Effective chemoprevention strategies in APC driven mouse models of intestinal tumourigenesis


Session type:

Michael Hodder1,Patrizia Cammareri1,Dennis Timmerman1,Owen Sansom1

1CRUK Beatson Institute



Truncation of the negative regulator of the Wnt signalling pathway, Adenomatous Polyposis Coli (APC), represents one of the earliest commonly occurring events in Colorectal Cancer (CRC) progression. In addition, a number of factors substantially increase the risk of developing CRC, including inherited mutations in APC, such as Familial Adenomatous Polyposis (FAP). Here we exploit vulnerabilities in APC mutant stem cells and use chemo-preventative strategies to influence tumour initiation in the mouse intestinal epithelium.


Using in vivo mouse models we mutate APC specifically in the Lgr5+ve stem cell population of the intestine. We subsequently challenge these models with short term therapeutic strategies to influence early lesions, and assess the ability of chemotherapy to influence mutant clone establishment, as well as tumour formation and overall survival.


We demonstrate that APC deficient intestinal stem cells are more sensitive to chemotherapy when compared with wild type stem cells. In addition, we establish that short term therapeutic interventions, including those which cause DNA damage and those which specifically target apoptotic machinery, are able to influence tumour initiation, extend survival and reduce tumour numbers in mouse models. Furthermore, we identify that timing is crucial for therapeutic efficacy, as treatment of established tumours has no significant impact on tumour progression.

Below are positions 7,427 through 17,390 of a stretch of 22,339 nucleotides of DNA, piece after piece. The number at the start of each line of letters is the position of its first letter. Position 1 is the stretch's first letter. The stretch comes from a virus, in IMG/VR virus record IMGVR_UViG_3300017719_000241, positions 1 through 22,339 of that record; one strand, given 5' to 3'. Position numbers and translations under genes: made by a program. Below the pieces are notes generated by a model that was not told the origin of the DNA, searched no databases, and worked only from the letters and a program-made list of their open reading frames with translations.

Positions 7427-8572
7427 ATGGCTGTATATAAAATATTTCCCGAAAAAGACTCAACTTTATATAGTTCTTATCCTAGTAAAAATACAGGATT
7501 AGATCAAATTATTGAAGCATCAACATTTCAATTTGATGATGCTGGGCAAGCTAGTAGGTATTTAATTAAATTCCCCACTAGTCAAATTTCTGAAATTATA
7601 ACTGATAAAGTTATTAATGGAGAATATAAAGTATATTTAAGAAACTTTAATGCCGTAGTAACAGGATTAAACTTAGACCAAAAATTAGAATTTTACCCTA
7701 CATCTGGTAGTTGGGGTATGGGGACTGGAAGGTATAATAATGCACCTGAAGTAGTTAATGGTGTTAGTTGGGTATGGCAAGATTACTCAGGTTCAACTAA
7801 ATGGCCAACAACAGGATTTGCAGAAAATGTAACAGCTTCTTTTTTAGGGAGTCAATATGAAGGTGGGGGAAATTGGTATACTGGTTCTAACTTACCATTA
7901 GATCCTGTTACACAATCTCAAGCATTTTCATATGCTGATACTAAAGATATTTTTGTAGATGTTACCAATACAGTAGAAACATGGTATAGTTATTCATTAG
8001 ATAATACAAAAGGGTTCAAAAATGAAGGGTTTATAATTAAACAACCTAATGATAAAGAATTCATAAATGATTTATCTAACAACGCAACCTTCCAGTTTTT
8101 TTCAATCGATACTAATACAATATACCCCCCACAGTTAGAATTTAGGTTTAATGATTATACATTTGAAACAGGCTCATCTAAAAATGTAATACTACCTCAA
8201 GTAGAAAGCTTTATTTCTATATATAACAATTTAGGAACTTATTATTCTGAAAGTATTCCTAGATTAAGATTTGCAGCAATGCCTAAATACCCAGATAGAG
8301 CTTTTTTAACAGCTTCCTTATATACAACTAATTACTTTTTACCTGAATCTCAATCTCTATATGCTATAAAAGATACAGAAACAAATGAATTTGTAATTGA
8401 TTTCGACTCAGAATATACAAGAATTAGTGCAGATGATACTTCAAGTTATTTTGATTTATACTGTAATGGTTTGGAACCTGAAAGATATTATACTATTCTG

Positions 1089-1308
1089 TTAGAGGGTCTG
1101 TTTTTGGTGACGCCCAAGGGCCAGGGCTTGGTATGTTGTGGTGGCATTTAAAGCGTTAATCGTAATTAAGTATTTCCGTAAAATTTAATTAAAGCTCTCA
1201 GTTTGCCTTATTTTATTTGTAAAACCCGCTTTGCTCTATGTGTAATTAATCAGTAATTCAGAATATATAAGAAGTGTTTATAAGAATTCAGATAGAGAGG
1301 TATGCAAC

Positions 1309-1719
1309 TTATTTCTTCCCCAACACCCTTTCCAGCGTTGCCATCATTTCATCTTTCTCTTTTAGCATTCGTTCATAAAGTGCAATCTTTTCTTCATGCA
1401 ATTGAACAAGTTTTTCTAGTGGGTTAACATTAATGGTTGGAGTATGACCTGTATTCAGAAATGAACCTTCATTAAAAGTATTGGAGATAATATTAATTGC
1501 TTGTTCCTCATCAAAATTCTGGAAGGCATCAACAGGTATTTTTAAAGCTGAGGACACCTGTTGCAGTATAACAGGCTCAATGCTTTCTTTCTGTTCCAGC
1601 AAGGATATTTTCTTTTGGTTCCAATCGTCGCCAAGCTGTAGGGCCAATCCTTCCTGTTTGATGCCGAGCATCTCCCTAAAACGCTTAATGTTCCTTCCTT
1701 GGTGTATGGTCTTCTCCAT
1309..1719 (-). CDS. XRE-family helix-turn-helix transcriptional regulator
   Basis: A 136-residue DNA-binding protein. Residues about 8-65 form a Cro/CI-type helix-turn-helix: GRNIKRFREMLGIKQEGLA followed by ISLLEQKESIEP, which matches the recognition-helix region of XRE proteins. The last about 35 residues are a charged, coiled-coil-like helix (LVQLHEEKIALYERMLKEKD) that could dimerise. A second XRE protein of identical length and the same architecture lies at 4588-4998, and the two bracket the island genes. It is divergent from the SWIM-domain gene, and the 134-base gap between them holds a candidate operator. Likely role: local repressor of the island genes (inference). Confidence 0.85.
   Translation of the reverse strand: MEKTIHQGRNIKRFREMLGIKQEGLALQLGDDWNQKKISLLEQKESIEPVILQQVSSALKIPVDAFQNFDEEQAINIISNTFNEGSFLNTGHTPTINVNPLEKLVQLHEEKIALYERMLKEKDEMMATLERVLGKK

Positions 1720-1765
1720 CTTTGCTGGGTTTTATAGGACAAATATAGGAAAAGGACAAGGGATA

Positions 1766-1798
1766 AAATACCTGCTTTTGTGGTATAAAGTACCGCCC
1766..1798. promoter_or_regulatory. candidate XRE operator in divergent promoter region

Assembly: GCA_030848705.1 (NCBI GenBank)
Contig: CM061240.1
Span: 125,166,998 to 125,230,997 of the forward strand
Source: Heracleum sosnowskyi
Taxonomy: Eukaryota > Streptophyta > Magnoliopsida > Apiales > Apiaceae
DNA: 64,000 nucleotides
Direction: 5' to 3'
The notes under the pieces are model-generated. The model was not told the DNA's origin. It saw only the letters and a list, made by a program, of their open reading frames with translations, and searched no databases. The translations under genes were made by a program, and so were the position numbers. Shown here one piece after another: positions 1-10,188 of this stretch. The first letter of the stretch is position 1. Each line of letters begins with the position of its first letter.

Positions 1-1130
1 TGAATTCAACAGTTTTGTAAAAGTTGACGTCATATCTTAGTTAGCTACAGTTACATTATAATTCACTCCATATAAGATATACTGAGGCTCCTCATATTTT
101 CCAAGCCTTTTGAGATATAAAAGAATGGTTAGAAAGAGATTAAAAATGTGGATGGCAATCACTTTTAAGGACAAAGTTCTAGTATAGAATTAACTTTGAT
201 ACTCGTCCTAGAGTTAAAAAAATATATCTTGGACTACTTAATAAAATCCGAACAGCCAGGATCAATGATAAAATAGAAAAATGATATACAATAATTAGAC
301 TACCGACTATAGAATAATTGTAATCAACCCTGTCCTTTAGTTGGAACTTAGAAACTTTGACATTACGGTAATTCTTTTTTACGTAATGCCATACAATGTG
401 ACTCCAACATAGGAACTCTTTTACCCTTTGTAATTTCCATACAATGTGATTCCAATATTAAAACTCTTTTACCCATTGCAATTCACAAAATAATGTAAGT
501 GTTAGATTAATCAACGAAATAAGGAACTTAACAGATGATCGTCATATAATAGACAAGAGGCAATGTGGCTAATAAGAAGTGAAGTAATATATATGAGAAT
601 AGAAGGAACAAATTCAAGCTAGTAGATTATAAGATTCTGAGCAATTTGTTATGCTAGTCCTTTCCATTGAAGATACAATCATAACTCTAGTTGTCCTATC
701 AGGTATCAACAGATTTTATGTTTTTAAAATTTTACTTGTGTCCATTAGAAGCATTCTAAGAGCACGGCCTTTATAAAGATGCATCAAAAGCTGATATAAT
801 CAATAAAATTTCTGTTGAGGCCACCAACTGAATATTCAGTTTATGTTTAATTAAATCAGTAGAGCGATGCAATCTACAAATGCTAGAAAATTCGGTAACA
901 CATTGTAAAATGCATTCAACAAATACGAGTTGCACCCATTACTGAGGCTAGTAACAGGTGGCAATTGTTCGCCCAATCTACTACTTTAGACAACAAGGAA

Overall we provide evidence that chemoprevention is a tenable approach to combat CRC, and could be of significant benefit to high risk patients, such as those with FAP. Similar to our mouse models, chemoprevention could offer more tangible patient benefit than treatment of established tumours. This work highlights that early lesions are exquisitely sensitive to a variety of therapies and that mutant clones can be eliminated and readily replaced with healthy stem cells prior to tumour formation.